Grads struggling with their next step are invited to call 604-485-7958 to book an appointment with one of Career Link’s job coaches. Try it. It’s easy and it’s free!

Powell River Job Market Snapshot

It’s time to share some labour market news from Career Link for the month of May in beautiful, sunny Powell River.

From our view point on Marine Avenue, we see the prawn boats out daily, the finishing touches underway on our Waterfront Revitalization Projects and step back when full logging trucks come barreling down the street.

Career Link’s website and social media channels posted, tweeted and shared 105 Powell River job opportunities – maybe that’s why our website traffic was our highest ever at 9004 visitors in May? 

Our employment counsellors happily report that 65 Career Link clients found jobs in May, bringing our total for the year up to 305 employed clients – perhaps that number alone is reason for some readers to make an appointment with an employment counsellor too.

While it felt a bit quieter in the restaurant and retail sector after that flurry of job postings in the early Spring, the month of May had her own story to tell.

Here’s a job market snapshot as we captured it:

  • Powell River’s hotels are seeking housekeepers and reservation attendants.
  • We noted financial services businesses seeking Customer Service Representatives (a.k.a. Tellers) and Managers.  Those jobs are usually posted on individual company websites because they want people to apply using their on-line feature.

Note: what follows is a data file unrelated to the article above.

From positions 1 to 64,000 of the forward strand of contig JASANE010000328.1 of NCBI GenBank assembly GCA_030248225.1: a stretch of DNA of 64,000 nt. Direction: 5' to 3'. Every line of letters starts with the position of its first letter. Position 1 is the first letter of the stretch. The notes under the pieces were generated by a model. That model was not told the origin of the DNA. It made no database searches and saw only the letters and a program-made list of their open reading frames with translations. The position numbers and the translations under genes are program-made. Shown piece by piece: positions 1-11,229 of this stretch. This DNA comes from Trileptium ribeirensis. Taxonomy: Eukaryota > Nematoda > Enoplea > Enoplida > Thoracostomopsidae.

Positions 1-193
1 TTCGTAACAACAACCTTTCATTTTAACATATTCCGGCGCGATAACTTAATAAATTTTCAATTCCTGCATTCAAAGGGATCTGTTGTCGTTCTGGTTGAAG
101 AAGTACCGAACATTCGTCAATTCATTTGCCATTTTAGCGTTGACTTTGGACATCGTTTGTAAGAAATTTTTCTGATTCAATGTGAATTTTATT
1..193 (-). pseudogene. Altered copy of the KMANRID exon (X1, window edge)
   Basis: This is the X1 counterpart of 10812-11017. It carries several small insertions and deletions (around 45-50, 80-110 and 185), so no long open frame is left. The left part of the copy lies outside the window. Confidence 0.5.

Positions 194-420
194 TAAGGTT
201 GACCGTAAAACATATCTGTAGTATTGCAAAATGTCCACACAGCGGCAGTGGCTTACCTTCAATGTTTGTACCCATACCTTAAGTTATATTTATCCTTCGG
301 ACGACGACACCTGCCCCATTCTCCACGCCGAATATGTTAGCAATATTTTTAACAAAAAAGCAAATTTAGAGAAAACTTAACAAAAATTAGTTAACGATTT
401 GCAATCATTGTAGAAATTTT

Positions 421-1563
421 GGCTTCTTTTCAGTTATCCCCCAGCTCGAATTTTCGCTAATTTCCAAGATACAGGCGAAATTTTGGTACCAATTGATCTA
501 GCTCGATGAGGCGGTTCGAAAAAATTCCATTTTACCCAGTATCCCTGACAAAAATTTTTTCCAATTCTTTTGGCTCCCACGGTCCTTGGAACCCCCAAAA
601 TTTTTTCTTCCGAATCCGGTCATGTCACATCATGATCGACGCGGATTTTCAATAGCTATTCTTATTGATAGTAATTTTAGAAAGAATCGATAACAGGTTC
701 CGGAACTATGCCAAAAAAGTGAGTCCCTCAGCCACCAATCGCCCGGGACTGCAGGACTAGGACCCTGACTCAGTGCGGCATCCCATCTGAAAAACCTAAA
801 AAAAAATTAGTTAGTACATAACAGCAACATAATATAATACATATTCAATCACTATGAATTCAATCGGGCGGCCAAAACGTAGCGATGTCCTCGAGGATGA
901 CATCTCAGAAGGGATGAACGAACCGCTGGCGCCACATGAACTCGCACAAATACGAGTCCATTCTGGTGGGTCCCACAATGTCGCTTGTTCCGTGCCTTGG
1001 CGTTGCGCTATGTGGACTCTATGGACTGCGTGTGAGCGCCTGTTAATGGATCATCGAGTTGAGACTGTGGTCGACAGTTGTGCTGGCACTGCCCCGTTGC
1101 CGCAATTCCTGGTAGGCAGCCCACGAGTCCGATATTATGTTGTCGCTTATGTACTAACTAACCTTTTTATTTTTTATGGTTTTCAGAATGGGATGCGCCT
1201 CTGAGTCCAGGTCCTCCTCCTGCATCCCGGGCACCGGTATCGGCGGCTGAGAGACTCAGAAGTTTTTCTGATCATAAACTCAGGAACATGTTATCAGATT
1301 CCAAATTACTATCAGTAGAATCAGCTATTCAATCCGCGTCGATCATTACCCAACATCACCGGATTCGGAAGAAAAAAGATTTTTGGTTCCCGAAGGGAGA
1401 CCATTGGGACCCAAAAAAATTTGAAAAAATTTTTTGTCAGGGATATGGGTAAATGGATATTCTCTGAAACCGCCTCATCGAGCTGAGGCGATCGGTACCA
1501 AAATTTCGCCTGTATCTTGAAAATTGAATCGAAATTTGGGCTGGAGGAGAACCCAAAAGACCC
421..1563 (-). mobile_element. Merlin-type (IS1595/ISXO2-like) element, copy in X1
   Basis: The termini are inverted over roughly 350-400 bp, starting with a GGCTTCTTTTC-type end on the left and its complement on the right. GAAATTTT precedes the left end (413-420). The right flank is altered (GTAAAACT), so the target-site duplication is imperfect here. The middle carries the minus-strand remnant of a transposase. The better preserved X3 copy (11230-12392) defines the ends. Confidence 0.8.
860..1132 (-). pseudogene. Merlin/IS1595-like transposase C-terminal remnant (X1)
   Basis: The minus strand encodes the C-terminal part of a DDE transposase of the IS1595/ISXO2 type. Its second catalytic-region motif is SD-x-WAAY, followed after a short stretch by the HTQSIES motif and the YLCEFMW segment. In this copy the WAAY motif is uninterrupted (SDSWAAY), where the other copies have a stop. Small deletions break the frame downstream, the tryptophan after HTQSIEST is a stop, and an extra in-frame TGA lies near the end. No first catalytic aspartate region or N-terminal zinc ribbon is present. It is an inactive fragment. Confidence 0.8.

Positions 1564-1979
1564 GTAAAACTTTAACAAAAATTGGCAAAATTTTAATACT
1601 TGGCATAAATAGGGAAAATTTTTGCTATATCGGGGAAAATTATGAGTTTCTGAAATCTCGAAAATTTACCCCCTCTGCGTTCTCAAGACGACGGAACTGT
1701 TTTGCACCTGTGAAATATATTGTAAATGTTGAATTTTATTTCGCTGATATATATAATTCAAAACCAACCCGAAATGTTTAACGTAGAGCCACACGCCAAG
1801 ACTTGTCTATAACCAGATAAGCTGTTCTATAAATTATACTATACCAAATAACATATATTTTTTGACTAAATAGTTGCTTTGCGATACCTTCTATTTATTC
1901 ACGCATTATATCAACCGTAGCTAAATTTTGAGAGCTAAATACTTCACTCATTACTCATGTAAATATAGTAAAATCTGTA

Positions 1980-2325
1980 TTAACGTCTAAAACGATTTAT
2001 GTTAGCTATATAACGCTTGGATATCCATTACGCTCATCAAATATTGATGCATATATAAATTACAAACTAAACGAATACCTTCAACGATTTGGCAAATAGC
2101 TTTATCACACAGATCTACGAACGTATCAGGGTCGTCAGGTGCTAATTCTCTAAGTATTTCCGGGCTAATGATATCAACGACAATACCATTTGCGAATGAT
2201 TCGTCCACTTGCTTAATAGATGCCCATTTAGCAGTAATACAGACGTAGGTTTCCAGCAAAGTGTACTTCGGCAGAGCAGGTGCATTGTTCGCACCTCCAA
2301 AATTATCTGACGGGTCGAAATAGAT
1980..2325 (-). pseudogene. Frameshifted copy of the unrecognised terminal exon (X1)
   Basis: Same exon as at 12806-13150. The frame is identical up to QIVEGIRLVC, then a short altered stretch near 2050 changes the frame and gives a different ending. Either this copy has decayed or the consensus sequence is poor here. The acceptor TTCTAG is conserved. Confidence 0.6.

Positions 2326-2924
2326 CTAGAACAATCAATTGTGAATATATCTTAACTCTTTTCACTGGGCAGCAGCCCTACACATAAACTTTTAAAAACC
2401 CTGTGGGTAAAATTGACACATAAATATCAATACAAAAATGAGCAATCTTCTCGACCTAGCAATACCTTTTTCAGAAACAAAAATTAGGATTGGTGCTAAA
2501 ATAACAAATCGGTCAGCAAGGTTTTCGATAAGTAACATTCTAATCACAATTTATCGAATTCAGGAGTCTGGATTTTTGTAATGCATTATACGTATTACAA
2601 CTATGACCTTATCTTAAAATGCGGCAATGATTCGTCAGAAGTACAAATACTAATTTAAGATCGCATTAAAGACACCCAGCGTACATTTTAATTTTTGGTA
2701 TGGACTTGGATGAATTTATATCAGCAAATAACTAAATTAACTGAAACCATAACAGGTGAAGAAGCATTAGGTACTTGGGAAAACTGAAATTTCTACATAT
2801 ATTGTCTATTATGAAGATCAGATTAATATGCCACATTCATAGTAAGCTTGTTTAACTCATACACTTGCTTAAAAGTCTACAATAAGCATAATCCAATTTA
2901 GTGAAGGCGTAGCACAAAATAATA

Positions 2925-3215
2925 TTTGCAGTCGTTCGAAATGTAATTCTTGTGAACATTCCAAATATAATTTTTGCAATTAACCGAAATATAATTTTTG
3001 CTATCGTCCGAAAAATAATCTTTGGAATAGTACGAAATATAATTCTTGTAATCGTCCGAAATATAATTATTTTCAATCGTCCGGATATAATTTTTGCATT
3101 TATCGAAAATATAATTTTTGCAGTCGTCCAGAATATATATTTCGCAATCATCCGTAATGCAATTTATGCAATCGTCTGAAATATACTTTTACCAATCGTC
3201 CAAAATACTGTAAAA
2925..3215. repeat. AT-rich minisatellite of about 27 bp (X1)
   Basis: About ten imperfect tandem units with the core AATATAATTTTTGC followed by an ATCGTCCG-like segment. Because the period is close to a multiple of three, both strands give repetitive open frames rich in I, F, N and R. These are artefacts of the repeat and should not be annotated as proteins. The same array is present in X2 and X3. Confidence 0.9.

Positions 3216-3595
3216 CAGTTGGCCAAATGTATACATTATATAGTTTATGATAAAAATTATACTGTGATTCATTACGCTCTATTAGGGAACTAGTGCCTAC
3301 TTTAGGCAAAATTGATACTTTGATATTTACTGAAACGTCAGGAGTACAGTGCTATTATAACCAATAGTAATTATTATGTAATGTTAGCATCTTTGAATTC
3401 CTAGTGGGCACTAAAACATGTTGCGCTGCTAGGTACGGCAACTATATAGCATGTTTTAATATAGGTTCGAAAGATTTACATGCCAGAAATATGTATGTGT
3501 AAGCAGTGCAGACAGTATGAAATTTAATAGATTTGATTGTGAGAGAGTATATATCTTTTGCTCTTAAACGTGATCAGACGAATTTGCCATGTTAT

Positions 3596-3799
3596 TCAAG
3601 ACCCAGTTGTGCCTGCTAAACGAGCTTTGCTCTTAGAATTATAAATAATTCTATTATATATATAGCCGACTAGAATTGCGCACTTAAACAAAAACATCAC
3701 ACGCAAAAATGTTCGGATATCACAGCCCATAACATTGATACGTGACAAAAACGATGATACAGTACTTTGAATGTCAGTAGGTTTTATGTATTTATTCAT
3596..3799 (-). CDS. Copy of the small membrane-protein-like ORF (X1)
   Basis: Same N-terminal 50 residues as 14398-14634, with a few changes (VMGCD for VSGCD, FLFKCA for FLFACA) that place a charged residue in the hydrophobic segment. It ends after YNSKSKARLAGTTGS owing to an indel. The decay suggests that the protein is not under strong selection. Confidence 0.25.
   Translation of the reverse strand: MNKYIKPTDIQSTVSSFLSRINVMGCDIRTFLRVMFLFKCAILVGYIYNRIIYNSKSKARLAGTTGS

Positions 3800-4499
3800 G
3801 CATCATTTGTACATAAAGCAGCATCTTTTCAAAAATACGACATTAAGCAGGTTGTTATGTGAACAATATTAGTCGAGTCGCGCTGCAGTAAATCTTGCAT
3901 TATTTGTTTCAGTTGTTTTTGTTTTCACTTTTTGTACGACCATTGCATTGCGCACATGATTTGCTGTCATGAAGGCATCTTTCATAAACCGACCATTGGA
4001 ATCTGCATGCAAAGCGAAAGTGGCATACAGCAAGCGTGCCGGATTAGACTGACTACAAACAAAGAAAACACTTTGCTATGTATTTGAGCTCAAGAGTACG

• A number of new jobs in the education sector popped up ranging from ESL teachers at Camber College, Preschool Teachers and Educational Assistants at the Powell River Christian School to Instructors needed for the Fall at VIU.
  • The Social Services field has opportunities for program assistants, coordinators and even employment counsellors. 
  • The landscaping industry is very busy with one landscaper telling us if you’ve got a mower there are lawns to cut.
  • An aquaculture operator just hired 6 new staff and is hoping to hire one more person; ideally a recent grad from an Aquaculture Technician Program.
  • Local labourers and contractors are working on Haslam Street at the City’s Drinking Water System Upgrade project. Career Link had a job posting for a Self-Erecting Tower Crane Operator as part of that project.
  •  Lots of employers took advantage of the government’s Canada Summer Jobs 2011 funding incentive to hire full-time students. Employers including Beach Gardens Marina, Family Place, Tourism Powell River and the Forestry Museum  got word last week their requests were approved and they could go ahead and post their student jobs.
  • We continue to have a number of local individuals posting casual jobs seeking child care providers, gardeners and housecleaning.

So what’s next? We are keeping our eyes and ears open for potential work at:

  • The new Westview Elementary School building site operated by Yellowridge Construction. The Board for School District 47  tells us a job fair seeking labourers will happen soon and we may know more about this by the end of June.
  • Invasive plant management work coming to the Powell River region under the province’s Take Action plan. We are waiting to hear final funding amounts.
  • We were pleased to hear of plans to build a new complex care facility (replacing Olive Devaud) with construction hopefully starting in February, 2012.

Do you want information on Powell River jobs and employers? Maybe we have a contact name to help you make that first contact or you want to expand your job search list of potential employers;  Career Link would be pleased to help! Just call us at 604.485.7958 or drop by 4511 Marine Avenue Monday to Friday 8:30 am to 4:30 pm and we will work with you.